The rule will also reveal whether companies’ climate targets and goals are legitimate as it will increase the quantity and quality of comparable information on these. 

Private companies could adversely be affected 

While the SEC’s rule will only apply to businesses that are publicly traded on US exchanges, there are a number of ways that private companies could experience spillover effects. For instance, public corporations that fall under the rule may ask their private company suppliers to provide them with emissions data in order to meet their own reporting requirements. 

However, private companies would not be compelled to produce these disclosures. Still, it’s important for private companies to pay attention to the climate disclosure ecosystem and reporting requirements since this information is of interest to companies in their value chains and to investors.

Climate disclosures must be data-driven and understood by auditors

Climate change is both a business risk and opportunity. As a result, organizations need to think about how they’re considering, managing, and responding to climate change. They must also think about what climate risk and opportunity means, in addition to how their current risk management procedures could address climate risks.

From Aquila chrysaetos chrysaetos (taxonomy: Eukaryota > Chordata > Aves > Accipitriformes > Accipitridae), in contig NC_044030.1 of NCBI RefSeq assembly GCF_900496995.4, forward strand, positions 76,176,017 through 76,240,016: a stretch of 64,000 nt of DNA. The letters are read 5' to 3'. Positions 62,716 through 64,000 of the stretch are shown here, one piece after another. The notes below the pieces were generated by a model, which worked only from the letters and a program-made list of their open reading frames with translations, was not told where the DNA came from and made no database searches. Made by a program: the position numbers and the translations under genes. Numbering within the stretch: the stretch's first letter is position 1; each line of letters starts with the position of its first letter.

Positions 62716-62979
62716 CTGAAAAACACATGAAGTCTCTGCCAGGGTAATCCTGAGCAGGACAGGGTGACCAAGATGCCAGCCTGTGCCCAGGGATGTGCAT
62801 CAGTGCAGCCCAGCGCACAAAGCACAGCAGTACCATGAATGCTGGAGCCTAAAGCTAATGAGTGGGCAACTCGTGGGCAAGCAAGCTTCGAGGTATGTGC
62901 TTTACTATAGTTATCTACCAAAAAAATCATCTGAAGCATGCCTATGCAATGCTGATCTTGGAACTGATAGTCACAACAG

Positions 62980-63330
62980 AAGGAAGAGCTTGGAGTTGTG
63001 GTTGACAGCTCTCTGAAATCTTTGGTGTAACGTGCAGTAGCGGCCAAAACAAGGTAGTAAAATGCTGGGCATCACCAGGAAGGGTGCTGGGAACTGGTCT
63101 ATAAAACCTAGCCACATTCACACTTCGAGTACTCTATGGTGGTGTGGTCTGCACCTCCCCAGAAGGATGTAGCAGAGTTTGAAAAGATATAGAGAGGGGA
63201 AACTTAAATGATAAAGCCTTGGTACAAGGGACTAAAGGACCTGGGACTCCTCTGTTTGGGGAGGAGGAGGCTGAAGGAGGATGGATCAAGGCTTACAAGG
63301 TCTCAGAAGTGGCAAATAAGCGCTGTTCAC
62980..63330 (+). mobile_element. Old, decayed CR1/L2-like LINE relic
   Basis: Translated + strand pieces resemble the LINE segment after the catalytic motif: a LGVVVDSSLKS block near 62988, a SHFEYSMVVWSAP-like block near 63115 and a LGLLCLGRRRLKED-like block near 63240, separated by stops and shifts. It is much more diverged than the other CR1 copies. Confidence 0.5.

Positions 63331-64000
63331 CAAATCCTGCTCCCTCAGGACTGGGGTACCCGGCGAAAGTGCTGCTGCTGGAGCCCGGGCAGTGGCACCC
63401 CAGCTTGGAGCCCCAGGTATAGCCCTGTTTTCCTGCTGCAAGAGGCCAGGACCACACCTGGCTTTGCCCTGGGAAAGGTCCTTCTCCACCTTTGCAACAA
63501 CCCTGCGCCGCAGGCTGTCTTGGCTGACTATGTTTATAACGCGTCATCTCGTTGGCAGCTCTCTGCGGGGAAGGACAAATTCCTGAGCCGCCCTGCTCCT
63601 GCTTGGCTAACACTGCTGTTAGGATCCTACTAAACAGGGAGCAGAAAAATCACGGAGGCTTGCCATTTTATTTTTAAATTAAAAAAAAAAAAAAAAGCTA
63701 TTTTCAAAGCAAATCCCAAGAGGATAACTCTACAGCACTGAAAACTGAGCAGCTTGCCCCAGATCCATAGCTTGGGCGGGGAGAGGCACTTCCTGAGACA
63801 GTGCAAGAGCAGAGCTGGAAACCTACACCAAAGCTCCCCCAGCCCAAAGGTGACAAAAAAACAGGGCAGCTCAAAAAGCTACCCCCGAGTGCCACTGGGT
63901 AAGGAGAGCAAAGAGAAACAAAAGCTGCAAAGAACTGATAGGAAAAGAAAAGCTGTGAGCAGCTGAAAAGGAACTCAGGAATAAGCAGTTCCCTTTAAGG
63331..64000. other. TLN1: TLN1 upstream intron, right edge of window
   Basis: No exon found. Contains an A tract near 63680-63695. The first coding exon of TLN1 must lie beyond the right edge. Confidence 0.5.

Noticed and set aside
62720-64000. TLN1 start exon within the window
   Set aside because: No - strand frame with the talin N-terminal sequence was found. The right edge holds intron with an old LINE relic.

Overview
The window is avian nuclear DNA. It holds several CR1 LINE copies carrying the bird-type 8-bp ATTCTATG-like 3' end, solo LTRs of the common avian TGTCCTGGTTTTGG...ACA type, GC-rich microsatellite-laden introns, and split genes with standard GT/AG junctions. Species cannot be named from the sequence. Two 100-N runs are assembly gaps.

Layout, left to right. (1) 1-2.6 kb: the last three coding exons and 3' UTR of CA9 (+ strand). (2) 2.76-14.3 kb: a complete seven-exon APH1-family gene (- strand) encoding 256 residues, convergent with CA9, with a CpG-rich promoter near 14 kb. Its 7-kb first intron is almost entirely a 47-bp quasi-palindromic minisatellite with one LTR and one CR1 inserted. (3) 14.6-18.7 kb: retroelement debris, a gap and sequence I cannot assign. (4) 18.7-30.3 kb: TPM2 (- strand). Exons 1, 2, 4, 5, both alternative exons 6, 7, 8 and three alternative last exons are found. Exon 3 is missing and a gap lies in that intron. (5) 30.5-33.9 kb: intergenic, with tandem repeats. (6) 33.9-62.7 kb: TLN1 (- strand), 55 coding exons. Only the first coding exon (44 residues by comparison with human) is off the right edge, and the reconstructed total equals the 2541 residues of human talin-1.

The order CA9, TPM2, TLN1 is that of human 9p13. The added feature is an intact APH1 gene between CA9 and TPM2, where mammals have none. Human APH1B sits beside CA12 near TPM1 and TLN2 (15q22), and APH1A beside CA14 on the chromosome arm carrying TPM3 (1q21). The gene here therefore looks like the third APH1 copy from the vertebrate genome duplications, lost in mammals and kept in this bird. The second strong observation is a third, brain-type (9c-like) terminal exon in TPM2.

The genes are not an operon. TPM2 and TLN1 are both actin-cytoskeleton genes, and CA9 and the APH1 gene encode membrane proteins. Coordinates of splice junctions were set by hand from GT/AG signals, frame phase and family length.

Firms need to be driven by data when it comes to producing their climate-related disclosures. Internal risk management teams will play a large role in aggregating the necessary climate risk data, but businesses will also need to make sure their auditors and accountants understand what’s in the SEC’s rule so that they can properly prepare.

What’s next?

The SEC’s climate disclosure rule could influence and shape other climate reporting requirements both within the US and internationally. Central bank regulators and stock exchanges around the world are already beginning to adopt the recommendations of the TCFD to ensure companies’ climate disclosures are consistent and comparable.

Moving forward, one question concerns how US trade associations, state legislators, and other stakeholders will respond to the final rule. In comment letters to the SEC, many have announced their opposition to the additional disclosures and it’s expected that some will fight against its implementation through the courts.

Nevertheless, the final SEC rule will signal that the momentum behind increased climate risk disclosure is not going away.

How Manifest Climate can help you prepare

If you need to align your disclosures with the SEC’s rule, Manifest Climate can help. Our Climate Risk Planning solution embeds intelligence to help companies manage, understand, and communicate their climate-related financial risks and opportunities. Our powerful software allows users to evaluate their organizations’ alignment with different climate disclosure frameworks and standards, including the SEC rule. Request a demo to learn more.